Today, I was asked to think about what my plans were for post-graduation life, and into the next few years. I’ve been so busy thinking about how to get through the present that I realized that I had not planned things out, realistically, even to three years into the future.
I know that I plan on getting a job as a Library Assistant after graduation. I know after that lies librarianship, and that I have the goals of learning Japanese language, learning to drive, and learning to cook (more) in front of me. Also there is the possibility of learning to code…though I’m not as excited about that as I used to be.
So…depending on how the coding goes, I’ll know if I want to move further into the technical aspects of Web Development, or just stick with Web Design or Web Production. If I become fluent in Japanese language, I will be able to work with Japanese special collections. Once I can get deeper into my Web Design reading, I’ll have a better idea of whether I want to move forward with that path, as well.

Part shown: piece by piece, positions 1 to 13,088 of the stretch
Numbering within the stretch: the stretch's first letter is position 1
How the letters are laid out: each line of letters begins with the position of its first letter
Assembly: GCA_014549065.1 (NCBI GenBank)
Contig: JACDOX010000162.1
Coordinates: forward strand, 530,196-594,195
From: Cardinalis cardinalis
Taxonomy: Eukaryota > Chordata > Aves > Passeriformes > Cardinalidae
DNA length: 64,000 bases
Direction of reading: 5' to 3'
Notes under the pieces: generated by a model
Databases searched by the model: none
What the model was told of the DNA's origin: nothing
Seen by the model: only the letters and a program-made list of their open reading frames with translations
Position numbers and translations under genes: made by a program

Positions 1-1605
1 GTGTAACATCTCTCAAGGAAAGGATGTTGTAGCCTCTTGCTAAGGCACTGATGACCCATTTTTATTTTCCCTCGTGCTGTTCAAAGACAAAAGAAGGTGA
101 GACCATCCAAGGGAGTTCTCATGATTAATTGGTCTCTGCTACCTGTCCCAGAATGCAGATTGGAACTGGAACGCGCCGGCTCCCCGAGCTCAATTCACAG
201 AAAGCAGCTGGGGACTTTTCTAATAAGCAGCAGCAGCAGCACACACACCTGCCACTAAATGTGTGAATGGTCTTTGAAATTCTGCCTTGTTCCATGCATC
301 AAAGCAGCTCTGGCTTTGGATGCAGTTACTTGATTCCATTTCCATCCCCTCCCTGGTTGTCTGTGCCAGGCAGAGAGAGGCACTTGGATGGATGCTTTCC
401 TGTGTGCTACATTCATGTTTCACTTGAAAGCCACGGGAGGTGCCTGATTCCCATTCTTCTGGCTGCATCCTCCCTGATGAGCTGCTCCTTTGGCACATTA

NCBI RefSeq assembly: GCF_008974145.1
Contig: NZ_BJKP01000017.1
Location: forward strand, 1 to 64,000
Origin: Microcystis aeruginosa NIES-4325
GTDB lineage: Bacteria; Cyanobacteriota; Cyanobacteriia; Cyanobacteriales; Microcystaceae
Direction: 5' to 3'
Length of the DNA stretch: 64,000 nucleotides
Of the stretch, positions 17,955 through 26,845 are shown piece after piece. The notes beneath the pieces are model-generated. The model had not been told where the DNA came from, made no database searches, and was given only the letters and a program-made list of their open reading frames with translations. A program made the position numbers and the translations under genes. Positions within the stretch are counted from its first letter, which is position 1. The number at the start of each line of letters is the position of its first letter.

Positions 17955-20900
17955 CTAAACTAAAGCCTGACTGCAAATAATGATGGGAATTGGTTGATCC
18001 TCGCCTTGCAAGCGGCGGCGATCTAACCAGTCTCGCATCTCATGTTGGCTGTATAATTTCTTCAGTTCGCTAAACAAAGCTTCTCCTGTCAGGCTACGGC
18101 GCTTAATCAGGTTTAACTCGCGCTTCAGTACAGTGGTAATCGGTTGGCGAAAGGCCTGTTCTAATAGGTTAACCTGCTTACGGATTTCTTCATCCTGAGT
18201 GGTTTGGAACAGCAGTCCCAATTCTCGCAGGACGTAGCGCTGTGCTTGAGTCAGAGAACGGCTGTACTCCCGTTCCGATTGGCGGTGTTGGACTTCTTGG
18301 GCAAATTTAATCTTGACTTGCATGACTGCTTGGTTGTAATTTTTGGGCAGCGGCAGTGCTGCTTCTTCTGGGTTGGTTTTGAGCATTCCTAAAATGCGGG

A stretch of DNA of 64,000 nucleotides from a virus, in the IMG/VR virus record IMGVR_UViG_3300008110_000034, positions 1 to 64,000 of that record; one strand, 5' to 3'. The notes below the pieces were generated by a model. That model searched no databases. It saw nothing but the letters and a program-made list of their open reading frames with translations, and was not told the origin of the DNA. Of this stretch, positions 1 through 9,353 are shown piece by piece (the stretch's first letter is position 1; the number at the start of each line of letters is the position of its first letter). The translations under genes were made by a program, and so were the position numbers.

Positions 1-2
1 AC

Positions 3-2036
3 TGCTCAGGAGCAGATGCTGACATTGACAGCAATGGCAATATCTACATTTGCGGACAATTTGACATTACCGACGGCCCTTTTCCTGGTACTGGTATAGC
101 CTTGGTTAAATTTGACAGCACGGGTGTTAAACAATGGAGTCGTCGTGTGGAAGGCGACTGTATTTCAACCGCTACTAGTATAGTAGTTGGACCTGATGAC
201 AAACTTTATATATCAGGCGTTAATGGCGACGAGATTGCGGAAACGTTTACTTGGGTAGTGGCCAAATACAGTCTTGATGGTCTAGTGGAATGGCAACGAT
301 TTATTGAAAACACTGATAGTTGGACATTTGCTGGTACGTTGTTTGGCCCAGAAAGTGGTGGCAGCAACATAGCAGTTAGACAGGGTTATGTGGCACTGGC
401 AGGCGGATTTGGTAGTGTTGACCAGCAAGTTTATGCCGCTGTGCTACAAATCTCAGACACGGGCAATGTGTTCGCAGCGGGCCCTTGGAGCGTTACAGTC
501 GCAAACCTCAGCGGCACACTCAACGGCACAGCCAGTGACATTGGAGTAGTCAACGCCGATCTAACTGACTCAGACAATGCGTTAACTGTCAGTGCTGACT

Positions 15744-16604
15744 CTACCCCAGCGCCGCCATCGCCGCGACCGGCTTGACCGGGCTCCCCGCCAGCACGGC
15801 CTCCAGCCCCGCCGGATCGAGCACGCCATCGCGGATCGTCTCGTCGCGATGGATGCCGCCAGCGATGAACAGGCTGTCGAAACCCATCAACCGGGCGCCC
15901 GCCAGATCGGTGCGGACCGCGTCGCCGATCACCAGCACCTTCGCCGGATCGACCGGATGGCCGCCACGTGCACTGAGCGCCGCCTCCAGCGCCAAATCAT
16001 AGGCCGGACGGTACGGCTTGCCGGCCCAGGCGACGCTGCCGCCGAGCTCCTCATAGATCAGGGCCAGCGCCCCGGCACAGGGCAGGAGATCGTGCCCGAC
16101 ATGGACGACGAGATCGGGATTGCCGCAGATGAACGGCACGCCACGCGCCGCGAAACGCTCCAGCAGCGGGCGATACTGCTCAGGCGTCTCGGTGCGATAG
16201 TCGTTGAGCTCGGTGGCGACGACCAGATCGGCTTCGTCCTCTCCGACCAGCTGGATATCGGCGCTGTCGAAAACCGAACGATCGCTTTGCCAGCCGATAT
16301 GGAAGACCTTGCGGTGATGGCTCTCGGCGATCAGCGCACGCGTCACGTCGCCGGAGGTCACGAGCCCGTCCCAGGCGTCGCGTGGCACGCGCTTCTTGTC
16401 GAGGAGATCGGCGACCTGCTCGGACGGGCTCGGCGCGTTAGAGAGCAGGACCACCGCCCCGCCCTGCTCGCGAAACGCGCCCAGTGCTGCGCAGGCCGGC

I’ve been advised against Marketing, however (it conflicts with my ethics) — which then might severely limit my Web Design options — and against Web Programming (where making something which is only “mostly” right, is about as good as making nothing). An old acquaintance of mine replied, “but I don’t want to!” when I told her she could always get better at drawing. I kind of feel that way about Web Programming, at this point.
What I have done within the last few days…hmm. I started in on playing with some sashiko embroidery (it’s relatively impressive compared to nothing, but still a little embarrassing — I know, don’t judge first trials harshly), got my sashiko threads cut, bundled and tied, got a couple of Japanese thimbles to practice stitching in a Japanese technique (they fit around the middle finger)…got a hera (scorer) for tracing patterns and some circle templates for sashiko pattern-making, plus white transfer paper. This is with an eye to making one or more furoshiki (wrapping cloths), leaning towards more than one.